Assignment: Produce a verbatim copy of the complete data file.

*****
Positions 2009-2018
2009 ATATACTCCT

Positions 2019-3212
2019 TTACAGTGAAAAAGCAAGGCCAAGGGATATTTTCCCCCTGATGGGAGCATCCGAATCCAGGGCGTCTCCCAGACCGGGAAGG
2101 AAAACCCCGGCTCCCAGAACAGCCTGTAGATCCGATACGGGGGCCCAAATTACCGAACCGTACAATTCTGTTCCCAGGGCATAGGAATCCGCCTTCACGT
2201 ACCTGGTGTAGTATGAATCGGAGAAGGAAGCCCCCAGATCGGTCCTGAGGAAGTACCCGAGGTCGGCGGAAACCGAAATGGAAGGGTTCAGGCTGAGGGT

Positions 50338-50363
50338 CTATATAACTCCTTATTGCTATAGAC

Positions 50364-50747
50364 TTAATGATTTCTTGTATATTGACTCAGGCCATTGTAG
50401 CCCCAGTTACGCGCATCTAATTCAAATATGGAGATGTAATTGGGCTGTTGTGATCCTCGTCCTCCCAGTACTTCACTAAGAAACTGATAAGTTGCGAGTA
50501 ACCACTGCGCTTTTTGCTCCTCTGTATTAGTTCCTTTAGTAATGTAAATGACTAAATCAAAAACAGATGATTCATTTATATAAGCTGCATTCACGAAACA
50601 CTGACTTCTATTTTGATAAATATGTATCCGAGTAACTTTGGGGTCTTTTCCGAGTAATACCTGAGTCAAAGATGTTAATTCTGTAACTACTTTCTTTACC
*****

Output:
Positions 2009-2018
2009 ATATACTCCT

Positions 2019-3212
2019 TTACAGTGAAAAAGCAAGGCCAAGGGATATTTTCCCCCTGATGGGAGCATCCGAATCCAGGGCGTCTCCCAGACCGGGAAGG
2101 AAAACCCCGGCTCCCAGAACAGCCTGTAGATCCGATACGGGGGCCCAAATTACCGAACCGTACAATTCTGTTCCCAGGGCATAGGAATCCGCCTTCACGT
2201 ACCTGGTGTAGTATGAATCGGAGAAGGAAGCCCCCAGATCGGTCCTGAGGAAGTACCCGAGGTCGGCGGAAACCGAAATGGAAGGGTTCAGGCTGAGGGT

Positions 50338-50363
50338 CTATATAACTCCTTATTGCTATAGAC

Positions 50364-50747
50364 TTAATGATTTCTTGTATATTGACTCAGGCCATTGTAG
50401 CCCCAGTTACGCGCATCTAATTCAAATATGGAGATGTAATTGGGCTGTTGTGATCCTCGTCCTCCCAGTACTTCACTAAGAAACTGATAAGTTGCGAGTA
50501 ACCACTGCGCTTTTTGCTCCTCTGTATTAGTTCCTTTAGTAATGTAAATGACTAAATCAAAAACAGATGATTCATTTATATAAGCTGCATTCACGAAACA
50601 CTGACTTCTATTTTGATAAATATGTATCCGAGTAACTTTGGGGTCTTTTCCGAGTAATACCTGAGTCAAAGATGTTAATTCTGTAACTACTTTCTTTACC